How do you feel when you hear the word “risk” used about your finances?
Do you see a chance for excellent returns?
Are you able to picture the “adrenaline rush” of investing?
Do you ever worry that you won’t have anything left?
Do you consider the risk only a necessary step in the investment process?
An investor’s risk tolerance is the amount of risk they are prepared to take. But it might be challenging to determine your level of risk appetite. The risk may also offer opportunity, thrill, or the chance to make significant gains—a “you need to be in it to win it” mentality.
But how can a private investor assess their level of risk tolerance? What benefits may investors derive from grasping this idea regarding portfolio diversification?
Risk tolerance: What is it?
The amount of risk an investor is willing to take is called their risk tolerance. Nevertheless, figuring out your degree of risk tolerance may be difficult. A “you have to be in it to win it” approach may be associated with the risk and the opportunity, thrill, or potential for substantial rewards.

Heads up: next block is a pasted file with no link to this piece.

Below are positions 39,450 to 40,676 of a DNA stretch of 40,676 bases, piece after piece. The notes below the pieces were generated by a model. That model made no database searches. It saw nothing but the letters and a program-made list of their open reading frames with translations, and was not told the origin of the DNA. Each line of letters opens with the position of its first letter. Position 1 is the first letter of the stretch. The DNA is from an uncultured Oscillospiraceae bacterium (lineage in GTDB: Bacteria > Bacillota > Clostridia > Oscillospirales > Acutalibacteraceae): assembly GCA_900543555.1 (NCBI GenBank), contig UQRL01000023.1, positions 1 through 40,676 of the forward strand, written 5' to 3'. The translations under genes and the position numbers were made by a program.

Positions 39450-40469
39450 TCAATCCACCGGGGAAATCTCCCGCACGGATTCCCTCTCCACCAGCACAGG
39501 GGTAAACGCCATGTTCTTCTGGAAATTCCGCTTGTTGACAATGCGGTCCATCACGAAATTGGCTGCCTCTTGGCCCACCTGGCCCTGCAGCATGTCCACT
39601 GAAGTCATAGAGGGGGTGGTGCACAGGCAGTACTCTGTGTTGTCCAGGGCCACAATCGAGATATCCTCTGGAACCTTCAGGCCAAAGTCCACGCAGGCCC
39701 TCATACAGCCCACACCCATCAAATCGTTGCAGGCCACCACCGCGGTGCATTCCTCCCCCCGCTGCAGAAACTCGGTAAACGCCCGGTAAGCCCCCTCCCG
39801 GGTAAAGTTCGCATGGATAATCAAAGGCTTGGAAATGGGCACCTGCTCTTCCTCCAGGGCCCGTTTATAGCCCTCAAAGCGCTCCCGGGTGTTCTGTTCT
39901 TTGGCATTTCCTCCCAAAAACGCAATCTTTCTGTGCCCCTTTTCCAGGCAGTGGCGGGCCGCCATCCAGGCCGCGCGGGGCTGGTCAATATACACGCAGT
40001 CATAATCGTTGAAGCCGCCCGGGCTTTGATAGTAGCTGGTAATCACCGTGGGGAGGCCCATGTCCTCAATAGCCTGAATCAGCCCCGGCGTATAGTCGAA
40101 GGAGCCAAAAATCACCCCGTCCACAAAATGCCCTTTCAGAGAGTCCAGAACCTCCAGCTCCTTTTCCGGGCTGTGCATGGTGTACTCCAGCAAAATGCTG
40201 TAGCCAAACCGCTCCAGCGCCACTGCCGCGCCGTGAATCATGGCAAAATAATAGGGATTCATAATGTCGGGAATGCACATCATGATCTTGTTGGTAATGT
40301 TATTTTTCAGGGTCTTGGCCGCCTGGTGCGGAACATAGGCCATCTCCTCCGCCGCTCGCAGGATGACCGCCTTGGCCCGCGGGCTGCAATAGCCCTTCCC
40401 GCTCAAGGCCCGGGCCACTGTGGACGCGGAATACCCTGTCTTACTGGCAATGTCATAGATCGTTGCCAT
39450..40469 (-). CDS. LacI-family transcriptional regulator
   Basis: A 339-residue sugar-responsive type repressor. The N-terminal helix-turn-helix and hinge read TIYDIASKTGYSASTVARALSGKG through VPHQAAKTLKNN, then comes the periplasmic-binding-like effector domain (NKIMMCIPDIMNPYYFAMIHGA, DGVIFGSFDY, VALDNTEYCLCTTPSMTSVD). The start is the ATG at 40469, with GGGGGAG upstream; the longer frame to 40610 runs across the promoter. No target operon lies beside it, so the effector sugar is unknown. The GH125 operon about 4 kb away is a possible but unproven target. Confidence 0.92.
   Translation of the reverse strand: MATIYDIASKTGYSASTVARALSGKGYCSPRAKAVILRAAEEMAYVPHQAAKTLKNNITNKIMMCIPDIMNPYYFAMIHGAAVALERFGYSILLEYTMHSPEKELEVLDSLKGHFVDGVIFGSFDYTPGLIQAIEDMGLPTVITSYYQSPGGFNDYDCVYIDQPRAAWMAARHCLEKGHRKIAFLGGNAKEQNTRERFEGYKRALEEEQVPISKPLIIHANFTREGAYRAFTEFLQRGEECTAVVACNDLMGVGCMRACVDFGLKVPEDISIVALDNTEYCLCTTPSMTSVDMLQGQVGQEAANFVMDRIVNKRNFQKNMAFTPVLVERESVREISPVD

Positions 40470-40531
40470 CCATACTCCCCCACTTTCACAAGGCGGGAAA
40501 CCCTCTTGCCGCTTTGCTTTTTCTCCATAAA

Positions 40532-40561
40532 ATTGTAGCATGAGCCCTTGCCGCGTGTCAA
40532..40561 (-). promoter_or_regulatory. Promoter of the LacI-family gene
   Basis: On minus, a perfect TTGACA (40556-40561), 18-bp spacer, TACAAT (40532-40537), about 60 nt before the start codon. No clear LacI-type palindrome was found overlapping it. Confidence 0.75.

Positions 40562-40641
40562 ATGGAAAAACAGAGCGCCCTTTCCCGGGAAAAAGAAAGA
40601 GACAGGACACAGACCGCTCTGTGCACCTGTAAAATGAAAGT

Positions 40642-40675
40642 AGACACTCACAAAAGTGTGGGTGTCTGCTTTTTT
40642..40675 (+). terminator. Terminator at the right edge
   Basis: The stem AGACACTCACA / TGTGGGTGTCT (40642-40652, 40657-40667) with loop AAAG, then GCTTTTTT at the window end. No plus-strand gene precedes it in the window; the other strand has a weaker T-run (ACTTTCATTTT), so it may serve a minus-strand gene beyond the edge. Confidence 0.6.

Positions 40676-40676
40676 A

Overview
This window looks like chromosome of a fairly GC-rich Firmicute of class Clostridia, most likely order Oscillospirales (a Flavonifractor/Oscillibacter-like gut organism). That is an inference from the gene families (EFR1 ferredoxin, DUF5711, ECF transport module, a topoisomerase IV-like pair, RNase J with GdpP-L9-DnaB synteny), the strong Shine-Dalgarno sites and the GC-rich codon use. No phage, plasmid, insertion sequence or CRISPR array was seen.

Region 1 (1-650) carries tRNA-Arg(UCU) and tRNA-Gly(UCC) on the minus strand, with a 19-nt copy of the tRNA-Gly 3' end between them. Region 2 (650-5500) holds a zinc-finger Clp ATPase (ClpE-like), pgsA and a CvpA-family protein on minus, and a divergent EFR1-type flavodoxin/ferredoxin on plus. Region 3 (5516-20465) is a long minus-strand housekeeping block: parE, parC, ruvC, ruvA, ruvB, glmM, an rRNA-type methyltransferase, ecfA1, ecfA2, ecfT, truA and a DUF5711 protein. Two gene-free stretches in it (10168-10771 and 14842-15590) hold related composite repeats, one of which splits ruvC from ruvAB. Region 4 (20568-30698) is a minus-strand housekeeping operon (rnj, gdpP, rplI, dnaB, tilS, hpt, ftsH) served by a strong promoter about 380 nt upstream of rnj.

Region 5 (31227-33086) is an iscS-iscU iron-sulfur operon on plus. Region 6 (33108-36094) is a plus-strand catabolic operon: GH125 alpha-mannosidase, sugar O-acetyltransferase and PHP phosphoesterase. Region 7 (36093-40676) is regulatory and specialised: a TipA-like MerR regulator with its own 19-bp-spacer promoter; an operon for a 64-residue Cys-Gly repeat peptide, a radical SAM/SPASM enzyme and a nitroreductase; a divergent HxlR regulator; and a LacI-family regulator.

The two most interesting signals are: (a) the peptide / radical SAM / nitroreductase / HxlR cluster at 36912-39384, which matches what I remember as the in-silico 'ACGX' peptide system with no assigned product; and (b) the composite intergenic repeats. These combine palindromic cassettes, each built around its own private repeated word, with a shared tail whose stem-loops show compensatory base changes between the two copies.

But taking a risk means that you are willing to lose money, that you can handle market changes, and that you can’t predict the future.
In reality, behavioral experts assert that “loss aversion,” or that fear of losing something may influence decisions more than the expectation of profits, might affect how you see risk. As risk tolerance is based on how comfortable you are with uncertainty, and you might only know how willing you are to take risks once you face a possible loss.
Is it risk tolerance or risk capacity?
While sharing a name, your risk capacity and risk tolerance often operate independently.
Your unique financial condition determines your risk capacity, or the number of potential losses you can accept.
Contrary to risk tolerance, which may not alter throughout your life, risk capacity is more malleable and adapts to your financial and personal goals and the timeframe for reaching them.
Given your income requirements, you might be less likely to conveniently ride out a bear market if you have a mortgage, your own business, children close to graduating from college, or aging parents who depend on you financially. But, again, this contrasts with someone who is single and has no significant financial commitments.